Citing data from the Socsksargen Federation of Fishing and Allied Industries, Inc. (SFFAII), GEM reported that current employment figure in the tuna industry has reached 10,300, or a rise of nearly 40 percent compared to the 7,400 workers in the industry in 2002.
The employment growth was reportedly driven by the expansions of tuna processing plants to cope with increasing export markets.
Exports from the South Cotabato-Sultan Kudarat-Sarangani-General Santos (Socsksargen) Region increased from US$156 million in 2002 to US$183 million in 2004, but suffered a slight decrease in 2005 mainly due to declining catch and the temporary stoppages in production operations as the processing plants installed new procedures required by European Union (EU) inspectors, GEM reported.
About 90 percent of the region’s tuna exports are canned tuna products.
GEM said that the growth of canned tuna exports is related to a number of breakthroughs in policy advocacy efforts undertaken by the industry. Specifically, this includes the lobbying for tariff reduction on Philippine canned tuna exports to the EU markets, which led to the reduction of duties from 24 to 12 percent over a five year period that began in 2003.
“The tariff reduction has helped to enhance the competitiveness of Philippine canned tuna exports to the EU and has provided important market access to local tuna canneries which directly employ more than 10,000 workers,” said Francisco Buencamino, executive director of the Tuna Canners Association of the Philippines (TCAP).
Marfenio Tan, president of the fishing federation, said that GEM’s ongoing training program on fish quality has contributed greatly to the sustainable development of the industry.
With funding support from the United States Agency for International Development (USAID), GEM has conducted 67 training sessions involving 3,000 participants, which include quality control officers from tuna processing plants, freezer vessel crews, fish laborers and other industry stakeholders. Topics include hazard analysis critical control points, good manufacturing practices and sanitation standard operating procedures.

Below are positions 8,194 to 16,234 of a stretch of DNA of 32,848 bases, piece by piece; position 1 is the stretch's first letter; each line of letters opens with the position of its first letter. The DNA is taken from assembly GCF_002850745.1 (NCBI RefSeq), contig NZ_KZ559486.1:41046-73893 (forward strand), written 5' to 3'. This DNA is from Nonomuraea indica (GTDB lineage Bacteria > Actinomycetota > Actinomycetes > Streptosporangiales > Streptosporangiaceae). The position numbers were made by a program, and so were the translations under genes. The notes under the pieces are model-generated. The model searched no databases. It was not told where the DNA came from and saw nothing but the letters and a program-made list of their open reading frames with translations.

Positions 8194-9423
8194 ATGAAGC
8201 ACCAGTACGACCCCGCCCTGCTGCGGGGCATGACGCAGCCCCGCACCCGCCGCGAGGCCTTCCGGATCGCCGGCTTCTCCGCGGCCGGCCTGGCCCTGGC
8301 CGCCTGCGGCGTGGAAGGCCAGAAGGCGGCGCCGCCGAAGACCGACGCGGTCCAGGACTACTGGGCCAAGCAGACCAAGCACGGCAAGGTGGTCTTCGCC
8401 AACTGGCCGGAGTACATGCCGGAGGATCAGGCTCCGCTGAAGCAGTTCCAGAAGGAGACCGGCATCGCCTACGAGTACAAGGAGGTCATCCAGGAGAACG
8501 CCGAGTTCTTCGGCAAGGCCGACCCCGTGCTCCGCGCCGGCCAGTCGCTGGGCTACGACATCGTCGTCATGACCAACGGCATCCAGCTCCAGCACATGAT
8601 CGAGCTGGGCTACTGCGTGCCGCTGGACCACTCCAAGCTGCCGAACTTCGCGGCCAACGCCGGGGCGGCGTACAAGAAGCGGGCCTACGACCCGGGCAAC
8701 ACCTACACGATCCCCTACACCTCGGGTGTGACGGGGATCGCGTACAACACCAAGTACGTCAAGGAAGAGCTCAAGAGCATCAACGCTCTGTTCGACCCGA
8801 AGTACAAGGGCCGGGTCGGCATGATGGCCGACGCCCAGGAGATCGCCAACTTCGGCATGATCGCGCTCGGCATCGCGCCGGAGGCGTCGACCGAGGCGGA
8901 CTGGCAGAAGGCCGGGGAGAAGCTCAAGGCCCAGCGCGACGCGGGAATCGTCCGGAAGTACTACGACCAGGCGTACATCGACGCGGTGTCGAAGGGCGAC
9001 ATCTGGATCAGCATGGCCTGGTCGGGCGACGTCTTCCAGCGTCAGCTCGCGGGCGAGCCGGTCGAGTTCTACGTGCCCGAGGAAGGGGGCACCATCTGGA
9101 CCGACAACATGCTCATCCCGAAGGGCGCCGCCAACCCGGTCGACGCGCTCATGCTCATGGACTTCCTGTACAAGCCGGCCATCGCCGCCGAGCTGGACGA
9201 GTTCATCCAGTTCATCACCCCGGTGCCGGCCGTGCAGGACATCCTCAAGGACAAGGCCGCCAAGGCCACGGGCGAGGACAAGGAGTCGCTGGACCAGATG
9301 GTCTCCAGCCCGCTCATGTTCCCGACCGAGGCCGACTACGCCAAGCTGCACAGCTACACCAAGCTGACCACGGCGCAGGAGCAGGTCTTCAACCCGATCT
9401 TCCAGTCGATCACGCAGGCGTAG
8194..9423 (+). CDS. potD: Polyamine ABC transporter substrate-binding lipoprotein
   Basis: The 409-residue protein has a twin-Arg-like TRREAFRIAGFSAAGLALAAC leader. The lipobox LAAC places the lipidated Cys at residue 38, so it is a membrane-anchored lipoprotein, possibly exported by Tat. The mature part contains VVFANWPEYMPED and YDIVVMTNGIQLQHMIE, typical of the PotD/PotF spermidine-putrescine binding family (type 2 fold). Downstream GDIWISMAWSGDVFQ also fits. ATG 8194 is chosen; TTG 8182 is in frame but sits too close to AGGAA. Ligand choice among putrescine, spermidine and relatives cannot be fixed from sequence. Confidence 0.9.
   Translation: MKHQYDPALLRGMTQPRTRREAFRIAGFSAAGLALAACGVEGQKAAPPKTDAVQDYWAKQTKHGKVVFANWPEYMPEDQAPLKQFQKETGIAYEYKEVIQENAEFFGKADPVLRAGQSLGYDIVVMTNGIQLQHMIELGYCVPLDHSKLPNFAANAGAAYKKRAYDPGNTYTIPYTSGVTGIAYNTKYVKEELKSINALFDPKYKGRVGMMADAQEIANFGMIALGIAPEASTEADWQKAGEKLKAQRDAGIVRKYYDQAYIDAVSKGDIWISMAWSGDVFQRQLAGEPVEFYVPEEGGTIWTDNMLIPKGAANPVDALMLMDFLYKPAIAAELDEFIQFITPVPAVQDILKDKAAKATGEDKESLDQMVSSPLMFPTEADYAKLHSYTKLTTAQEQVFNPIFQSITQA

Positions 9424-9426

“As a result of this initiative, fish handling, sanitation, unloading systems and related practices at the General Santos Fish Port Complex have further improved,” Tan said.
“To meet the growing export demand for canned tuna, the producers have also upgraded their equipment and increased plant size to increase their production capacity,” according to Mariano Fernandez, president of the Tuna Canners Association of General Santos City (TCAGS).
General Santos City’s six canneries have a combined production capacity of 730 metric tons a day, which is a 26-percent increase compared to 2002.
GEM has likewise helped the tuna industry at regulating itself. One such approach was helping in the conduct of a research on the tuna population so the industry could determine “total allowable catch” levels and maximum “sustainable yield.”